When I worked with some of the big beauty companies, talk of facials involved finding the newest technologies available, often involving bulky-looking laser and LED equipment. Several years ago, that notion was turned on its head. I met Kyoko Getz, a renowned esthetician and Kyoto native now based in Beverly Hills. Her facial room is delightfully spare, creating a simple, tranquil space. She taught me that one of the best and most visible benefits of facials comes from massage, not new-fangled machinery.

In Chapter One, Section One of the 200-year-old beauty book that inspired our skincare collection, the author describes the importance of facial massage. Taking a few minutes each day to revitalize the face with your fingers revitalizes the face, leaving skin awakened and glowing. Today, scientific research supports this by documenting the many benefits of microcirculation on signs of aging ranging from hyperpigmentation to dull, tired skin.

I was inspired by this discovery and the rich history behind it. Together with Kyoko and jeweler Elizabeth Rose, we created the Akari Gold Massager—a modern tool of beauty based on centuries of techniques and refinement and asked her to share some her expertise with us here.

V: How did you first learn these techniques?

K: When I was in an esthetician program, I learned basic massage techniques—you must first learn about muscle structures in order to do a proper and effective massage. However, I was so interested that I did my own research and took special classes on facial massage. I wanted to learn about different techniques. There are many: European style, acupressure, lymphatic drainage and more. It’s important to learn them all so that you can decide which is the best for your client.

V: How did facial massage originate?

K: Massage in general originated in China over 4,000 years ago as a central part of Eastern medicine. It came to Japan about 2,000 years ago. Women would use precious stones such as jade to perform kassa massages, using acupressure points.

V: What are some of the benefits of a facial massage? How did you develop Tatcha’s protocols?

K: Whether you give yourself a massage or you have someone do it for you, it improves the blood circulation, pumping more oxygen and nutrients into tissues. It also stimulates the lymphatic system to help drain away toxins—both very important to having healthy skin. Just like the body needs exercise, the face needs proper and regular exercise, too. This will help to brighten dull skin, open the eyes and lift the skin. Tatcha’s facial massages are based on lymph drainage and acupressure massages. It helps “lift” the facial muscles by working the origins of the muscles. The Akari Gold Massager helps to pinpoint the area you want to lift.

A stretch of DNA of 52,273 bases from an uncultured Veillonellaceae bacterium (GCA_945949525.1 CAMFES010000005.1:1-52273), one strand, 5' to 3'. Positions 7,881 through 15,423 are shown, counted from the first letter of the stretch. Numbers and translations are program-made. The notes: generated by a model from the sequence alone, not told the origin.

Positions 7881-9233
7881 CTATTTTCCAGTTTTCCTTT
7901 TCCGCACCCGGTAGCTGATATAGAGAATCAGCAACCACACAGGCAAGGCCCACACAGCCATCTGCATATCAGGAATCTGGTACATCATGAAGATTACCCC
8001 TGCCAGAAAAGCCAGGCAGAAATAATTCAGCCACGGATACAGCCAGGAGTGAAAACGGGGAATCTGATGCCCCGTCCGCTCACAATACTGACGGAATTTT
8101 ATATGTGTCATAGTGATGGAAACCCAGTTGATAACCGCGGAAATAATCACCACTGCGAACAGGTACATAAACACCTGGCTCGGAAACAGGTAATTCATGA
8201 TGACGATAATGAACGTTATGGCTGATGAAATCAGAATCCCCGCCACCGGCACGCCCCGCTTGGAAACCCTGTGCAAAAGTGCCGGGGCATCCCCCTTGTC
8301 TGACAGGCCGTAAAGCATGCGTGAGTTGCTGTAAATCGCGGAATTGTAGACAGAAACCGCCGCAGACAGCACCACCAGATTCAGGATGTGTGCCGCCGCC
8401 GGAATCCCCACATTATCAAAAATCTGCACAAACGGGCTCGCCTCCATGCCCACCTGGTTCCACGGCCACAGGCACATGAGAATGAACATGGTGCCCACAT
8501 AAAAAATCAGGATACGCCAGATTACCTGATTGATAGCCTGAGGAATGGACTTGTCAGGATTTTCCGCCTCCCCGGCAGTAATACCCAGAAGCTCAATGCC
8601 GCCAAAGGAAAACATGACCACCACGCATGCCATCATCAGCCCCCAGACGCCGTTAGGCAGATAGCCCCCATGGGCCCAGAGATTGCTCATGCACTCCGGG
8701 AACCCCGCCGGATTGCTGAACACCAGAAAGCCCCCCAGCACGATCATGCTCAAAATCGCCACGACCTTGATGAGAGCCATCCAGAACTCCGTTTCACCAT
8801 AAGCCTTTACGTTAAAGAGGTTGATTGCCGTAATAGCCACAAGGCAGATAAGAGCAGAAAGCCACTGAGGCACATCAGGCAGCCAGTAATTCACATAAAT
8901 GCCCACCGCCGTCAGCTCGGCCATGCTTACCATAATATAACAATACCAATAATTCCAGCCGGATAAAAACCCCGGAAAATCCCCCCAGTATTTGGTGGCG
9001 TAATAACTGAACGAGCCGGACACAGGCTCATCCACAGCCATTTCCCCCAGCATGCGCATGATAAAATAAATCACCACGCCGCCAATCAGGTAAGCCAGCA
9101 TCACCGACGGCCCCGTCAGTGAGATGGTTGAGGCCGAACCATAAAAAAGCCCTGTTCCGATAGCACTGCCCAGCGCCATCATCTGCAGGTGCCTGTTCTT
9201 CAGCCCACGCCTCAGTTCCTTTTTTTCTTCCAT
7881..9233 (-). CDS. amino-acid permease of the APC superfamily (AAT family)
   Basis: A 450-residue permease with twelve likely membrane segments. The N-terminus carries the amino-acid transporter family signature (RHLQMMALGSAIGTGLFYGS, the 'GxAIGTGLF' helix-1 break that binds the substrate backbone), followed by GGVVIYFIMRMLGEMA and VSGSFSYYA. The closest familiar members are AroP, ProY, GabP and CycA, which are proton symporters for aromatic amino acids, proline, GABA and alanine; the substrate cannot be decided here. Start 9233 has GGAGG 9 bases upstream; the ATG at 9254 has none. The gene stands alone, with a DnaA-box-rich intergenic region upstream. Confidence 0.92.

V: What has been the most joyful part of your work as an esthetician?

K: I love to hear, “Oh my, look at my skin!” I once had a client with severe acne who was so quiet—wouldn’t even look up because he was hiding his face. As I worked on him, not only did his skin improve, but his whole attitude changed. He was always smiling and being positive. When he told me he got an offer to be a model, I cried. I love knowing that I can help someone’s self-esteem and confidence.

V: What does “kodawari” mean to you in your work?

K: I believe that kodawari is what makes us who we are. My way of showing kodawari is by making each client feel special and at home. My parents always said that every person in my life is meant to be there, so to treasure every meeting and treat each person with love and respect. This is called ichi-go, ichi-e, which means “Just this moment, Once in a Lifetime.” I always try to treat people with the heart of ichi-go, ichi-e—that is my version of kodawari.

Victoria Tsai
Chief Treasure Hunter

published October 2014

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